Sequelize: Model & Column Casing

Mike Frey
InstructorMike Frey

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Published 7 years ago
Updated 3 years ago

Javascript and database systems tend to be at odds with regard to how tables and columns should be named. Sequlize provides all the tools necessary to satisfy naming conventions in both your Node.js code and in your SQL database.

[00:00] I've preconfigured Sequelize for the database blog. I have a blog post model ready to go. The blog post model synch method has the force option set to true, which forces Sequelize to drop and recreate the entire table every time this script runs. Normally, you would not do this, but I'm using it here to help demonstrate configuration changes.

[00:18] I'm going to go ahead and run this file in Node.js, then use the PSQL tool to inspect the blog post table. The first thing I notice is that all of the column names and the table name are camelCase, exactly as I have defined them in the model definition.

[00:32] Using camelCase for names is not really a best practice for many database systems, including Postgres, but it is the convention for JavaScript. Luckily, Sequelize has built-in support for mapping fields to different names.

[00:46] Updating the publishedAt field is straightforward enough. I'll add a field attribute to the publishedAt definition and give it a more appropriate name using snake case. Running the post file again and inspecting the table shows the publishedAt column is now cased properly.

[01:00] The createdAt and updatedAt fields are a bit different. Sequelize adds them automatically, to the table. To configure them, I'll need to add an options object as the third argument of the define call.

[01:11] If I want to simply remove the two timestamp fields, I just need to specify timestamps false in the options object. Checking the table again shows that the timestamp columns are now missing.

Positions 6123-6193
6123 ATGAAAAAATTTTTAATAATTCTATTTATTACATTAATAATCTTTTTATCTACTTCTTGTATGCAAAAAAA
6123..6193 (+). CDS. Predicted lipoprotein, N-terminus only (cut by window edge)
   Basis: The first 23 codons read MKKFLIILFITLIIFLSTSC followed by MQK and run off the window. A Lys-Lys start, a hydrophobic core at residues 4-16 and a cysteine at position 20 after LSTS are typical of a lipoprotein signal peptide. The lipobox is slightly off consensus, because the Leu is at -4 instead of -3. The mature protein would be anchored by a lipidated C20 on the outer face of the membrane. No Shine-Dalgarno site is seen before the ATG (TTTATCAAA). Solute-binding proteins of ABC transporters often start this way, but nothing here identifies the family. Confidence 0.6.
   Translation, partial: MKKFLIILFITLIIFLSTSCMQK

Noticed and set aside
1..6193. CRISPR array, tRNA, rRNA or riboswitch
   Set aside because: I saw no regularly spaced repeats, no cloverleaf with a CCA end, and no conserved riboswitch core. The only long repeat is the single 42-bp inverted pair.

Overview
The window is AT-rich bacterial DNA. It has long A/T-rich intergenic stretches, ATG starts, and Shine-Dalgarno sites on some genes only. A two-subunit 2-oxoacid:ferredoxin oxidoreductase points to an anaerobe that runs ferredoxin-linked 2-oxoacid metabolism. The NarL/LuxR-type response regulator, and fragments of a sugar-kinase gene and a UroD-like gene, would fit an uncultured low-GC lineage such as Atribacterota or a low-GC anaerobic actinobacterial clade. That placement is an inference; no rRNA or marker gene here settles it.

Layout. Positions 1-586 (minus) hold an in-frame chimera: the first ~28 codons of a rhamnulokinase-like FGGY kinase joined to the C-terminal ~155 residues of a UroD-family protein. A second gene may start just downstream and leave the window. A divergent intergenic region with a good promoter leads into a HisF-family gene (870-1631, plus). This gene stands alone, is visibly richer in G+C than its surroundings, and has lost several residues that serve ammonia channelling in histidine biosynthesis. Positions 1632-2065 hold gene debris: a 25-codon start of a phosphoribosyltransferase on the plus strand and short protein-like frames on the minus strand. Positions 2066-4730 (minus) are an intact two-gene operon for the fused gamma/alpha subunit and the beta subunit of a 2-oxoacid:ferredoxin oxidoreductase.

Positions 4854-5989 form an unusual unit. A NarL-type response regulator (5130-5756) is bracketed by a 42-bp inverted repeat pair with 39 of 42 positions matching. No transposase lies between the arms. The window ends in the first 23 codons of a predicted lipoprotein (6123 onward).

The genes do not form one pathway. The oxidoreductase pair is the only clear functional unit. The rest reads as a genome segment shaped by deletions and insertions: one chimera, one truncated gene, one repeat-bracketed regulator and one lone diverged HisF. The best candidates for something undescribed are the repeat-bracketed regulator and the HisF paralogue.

[01:23] To rename the fields, there are two options. First, I can specify underscored true, which will rename the automatically added timestamp fields using snake case, or second, I can specify them individually to customize the name.

[01:37] For example, using created_on and updated_on instead of createdAt and updatedAt. While these two methods are great for changing the timestamp names in the database, they unfortunately change the name of the field on the model as well.

[01:51] It seems that the only way to get the createdAt and updatedAt fields to be camel case in JavaScript and snake case in the database is to specify timestamps false in the options hash and manually add the fields directly to the model.

[02:04] Customizing the table is fairly straightforward. One option is to set the oddly named underscoredAll to true, in which case Sequelize will attempt to convert the camel case model name to snake case automatically. This can sometimes produce unexpected table names, especially when model names include acronyms or digits.

[02:21] The other option is to specify the table name directly using the tableName option. It may be a bit redundant but can prevent unexpected behavior. Looking at the blog post table with PSQL, the table and all columns are now in snake case.